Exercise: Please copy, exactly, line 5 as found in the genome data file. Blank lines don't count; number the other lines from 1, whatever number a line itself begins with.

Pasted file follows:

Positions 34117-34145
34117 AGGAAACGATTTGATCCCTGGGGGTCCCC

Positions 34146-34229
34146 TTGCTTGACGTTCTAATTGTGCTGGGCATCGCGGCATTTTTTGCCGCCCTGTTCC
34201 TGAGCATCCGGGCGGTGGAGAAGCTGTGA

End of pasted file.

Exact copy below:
34201 TGAGCATCCGGGCGGTGGAGAAGCTGTGA